Advances in Mathematical Physics

Volume 2015, Article ID 905978, 7 pages

http://dx.doi.org/10.1155/2015/905978

## Geometry of the Solutions of Localized Induction Equation in the Pseudo-Galilean Space

^{1}Department of Mathematics, Faculty of Science, Firat University, 23200 Elazig, Turkey^{2}Department of Mathematics and Computer Science, Technical University of Civil Engineering Bucharest, 020396 Bucharest, Romania^{3}Department of Mathematics, Faculty of Science and Letters, Namik Kemal University, 59030 Tekirdağ, Turkey

Received 26 January 2015; Accepted 21 May 2015

Academic Editor: Soheil Salahshour

Copyright © 2015 Muhittin Evren Aydin et al. This is an open access article distributed under the Creative Commons Attribution License, which permits unrestricted use, distribution, and reproduction in any medium, provided the original work is properly cited.

#### Abstract

We study the surfaces corresponding to solutions of the localized induction equation in the pseudo-Galilean space . We classify such surfaces with null curvature and characterize some special curves on these surfaces in .

#### 1. Introduction

The* localized induction equation* (LIE), also called the* vortex filament equation* or the* Betchov-Da Rios equation*, is an idealized model of the evolution of the centerline of a thin vortex tube in a three-dimensional inviscid incompressible fluid. The connection of LIE with the theory of solitons was discovered by Hasimoto proving that the solutions of LIE are related to solutions of the cubic nonlinear Schrödinger equation, which is well known to be an equation with soliton solutions. For details, see [1–5].

The soliton surface associated with the nonlinear Schrödinger equation is called a* Hasimoto surface*. The geometric properties of such surfaces are investigated in [4, 6, 7]. By motivating the fact that the study of the Hasimoto surfaces can be interesting in the pseudo-Galilean space which is one of the Cayley-Klein spaces, we are mainly interested in the geometric properties of these surfaces in the pseudo-Galilean space.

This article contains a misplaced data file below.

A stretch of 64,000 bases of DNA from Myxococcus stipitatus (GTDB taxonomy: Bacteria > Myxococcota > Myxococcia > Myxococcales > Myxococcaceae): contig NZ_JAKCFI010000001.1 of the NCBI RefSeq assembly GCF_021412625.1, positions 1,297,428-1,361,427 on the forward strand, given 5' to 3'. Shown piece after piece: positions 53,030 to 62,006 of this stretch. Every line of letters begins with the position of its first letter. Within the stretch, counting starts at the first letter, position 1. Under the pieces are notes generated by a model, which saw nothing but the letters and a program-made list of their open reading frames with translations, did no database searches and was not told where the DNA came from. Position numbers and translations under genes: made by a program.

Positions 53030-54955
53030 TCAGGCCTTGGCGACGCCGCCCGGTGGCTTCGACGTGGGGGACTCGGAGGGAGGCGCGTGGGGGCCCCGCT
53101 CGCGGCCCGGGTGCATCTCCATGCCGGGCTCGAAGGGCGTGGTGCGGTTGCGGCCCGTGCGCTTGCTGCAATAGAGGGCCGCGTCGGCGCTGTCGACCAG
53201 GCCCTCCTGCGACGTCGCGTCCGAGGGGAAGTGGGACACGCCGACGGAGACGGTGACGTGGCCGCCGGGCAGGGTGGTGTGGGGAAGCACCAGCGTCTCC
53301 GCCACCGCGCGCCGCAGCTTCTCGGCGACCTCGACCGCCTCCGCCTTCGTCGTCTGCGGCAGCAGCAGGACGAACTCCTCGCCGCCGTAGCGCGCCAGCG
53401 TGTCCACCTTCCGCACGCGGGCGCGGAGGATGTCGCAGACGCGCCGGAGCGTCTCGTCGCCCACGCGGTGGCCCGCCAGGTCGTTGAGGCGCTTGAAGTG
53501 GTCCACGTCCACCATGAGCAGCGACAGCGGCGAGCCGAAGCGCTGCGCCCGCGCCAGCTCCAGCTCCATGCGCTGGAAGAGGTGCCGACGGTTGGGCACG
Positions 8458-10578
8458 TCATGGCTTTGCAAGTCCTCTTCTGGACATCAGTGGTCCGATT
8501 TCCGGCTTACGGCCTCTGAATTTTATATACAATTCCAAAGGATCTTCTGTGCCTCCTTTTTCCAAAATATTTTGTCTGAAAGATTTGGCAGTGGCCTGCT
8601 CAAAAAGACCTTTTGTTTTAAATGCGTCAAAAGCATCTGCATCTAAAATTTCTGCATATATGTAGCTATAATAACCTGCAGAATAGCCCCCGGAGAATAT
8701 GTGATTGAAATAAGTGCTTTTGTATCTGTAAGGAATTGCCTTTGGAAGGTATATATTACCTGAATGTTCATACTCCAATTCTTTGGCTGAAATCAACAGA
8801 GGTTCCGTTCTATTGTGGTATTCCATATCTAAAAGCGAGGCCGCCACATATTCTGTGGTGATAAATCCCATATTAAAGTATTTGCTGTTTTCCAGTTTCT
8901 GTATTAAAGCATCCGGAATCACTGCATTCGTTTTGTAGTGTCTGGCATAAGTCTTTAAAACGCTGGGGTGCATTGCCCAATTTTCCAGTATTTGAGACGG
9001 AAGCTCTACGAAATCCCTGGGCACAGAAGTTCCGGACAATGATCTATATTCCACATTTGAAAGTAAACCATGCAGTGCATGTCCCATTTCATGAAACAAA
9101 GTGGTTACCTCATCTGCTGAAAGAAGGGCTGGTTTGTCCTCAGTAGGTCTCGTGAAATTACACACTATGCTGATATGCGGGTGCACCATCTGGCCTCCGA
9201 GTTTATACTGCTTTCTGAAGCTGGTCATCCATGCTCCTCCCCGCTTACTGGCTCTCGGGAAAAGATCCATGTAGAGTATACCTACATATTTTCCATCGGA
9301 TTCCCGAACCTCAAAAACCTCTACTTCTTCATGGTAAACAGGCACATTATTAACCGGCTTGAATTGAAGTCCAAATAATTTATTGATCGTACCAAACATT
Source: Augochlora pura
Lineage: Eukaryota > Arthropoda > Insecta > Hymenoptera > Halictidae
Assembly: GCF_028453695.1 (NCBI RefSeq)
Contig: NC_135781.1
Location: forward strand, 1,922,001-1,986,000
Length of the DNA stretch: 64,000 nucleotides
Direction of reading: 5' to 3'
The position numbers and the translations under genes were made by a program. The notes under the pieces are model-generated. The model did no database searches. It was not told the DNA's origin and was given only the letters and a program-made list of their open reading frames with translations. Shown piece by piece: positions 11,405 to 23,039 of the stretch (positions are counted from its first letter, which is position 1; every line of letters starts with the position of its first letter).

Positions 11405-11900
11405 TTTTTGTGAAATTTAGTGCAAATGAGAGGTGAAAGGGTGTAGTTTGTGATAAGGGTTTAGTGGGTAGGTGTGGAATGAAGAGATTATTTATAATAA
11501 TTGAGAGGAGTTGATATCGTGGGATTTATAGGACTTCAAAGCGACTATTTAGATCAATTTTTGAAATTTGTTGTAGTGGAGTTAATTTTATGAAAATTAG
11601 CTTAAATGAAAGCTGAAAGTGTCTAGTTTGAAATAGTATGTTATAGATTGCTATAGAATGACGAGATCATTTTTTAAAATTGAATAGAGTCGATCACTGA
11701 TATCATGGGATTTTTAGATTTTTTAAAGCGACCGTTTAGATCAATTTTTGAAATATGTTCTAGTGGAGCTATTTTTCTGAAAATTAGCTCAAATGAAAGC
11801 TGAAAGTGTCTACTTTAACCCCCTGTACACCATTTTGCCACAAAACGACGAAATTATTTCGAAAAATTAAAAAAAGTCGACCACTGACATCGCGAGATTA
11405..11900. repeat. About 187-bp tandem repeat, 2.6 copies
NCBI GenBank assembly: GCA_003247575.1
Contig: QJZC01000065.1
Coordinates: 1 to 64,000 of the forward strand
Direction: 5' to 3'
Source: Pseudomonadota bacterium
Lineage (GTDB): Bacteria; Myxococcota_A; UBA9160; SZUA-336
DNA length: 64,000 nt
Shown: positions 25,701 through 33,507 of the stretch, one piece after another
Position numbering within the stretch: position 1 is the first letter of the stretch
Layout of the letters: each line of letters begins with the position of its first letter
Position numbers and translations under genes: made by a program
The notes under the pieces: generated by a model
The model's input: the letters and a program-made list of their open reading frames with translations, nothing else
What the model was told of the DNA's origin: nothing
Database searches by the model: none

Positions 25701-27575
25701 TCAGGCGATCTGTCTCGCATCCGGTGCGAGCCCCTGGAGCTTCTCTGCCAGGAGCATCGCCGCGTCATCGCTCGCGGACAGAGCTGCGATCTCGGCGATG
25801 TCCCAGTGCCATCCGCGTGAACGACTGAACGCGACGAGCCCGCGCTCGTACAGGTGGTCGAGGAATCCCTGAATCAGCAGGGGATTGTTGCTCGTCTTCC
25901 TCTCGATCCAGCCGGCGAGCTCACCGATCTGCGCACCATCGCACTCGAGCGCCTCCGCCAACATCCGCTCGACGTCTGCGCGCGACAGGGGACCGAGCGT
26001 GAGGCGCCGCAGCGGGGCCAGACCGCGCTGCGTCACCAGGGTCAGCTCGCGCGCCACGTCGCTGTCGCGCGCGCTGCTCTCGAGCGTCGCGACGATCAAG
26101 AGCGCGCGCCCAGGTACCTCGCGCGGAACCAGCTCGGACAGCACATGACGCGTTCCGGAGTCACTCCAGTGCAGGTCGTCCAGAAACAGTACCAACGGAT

Let be a 3-dimensional Riemannian manifold and the Levi-Civita connection with respect to . Note that the cross product of two vector fields on may be defined aswhere is the volume form of the manifold and . Denote by the vortex filament; then LIE or the Betchov-Da Rios filament equation is

On the other hand, the Galilean space which can be defined in three-dimensional projective space is the space of Galilean Relativity. The geometries of Galilean space and pseudo-Galilean space have similarities but, of course, are different. For study of surfaces in the pseudo-Galilean space, we refer to Šipuš and Divjak’s series of works [8–13].

In classical geometry of surfaces, it makes sense to classify the surfaces having null curvature. In particular, a surface is said to be* developable* if it has null Gaussian curvature. In this case the surface can be flattened onto a plane without distortion. We remark that cylinders and cones are examples of developable surfaces, but the spheres are not under any metric.

There exist significant applications of the results obtained on the surfaces of null curvature in different fields, for example, in microeconomics. When the graphs of production functions in microeconomics have null Gaussian curvature, one can realize a “good” analysis of isoquants by projections, without losing essential information about their geometry (see [14, 15]). By targeting that, we study the Hasimoto surfaces in the pseudo-Galilean space .

In this paper, we classify the Hasimoto surfaces having null curvature in . Then we analyze the parameter curves on such surfaces from the point of view to be the geodesics, asymptotic lines, and principal curves in .

#### 2. Preliminaries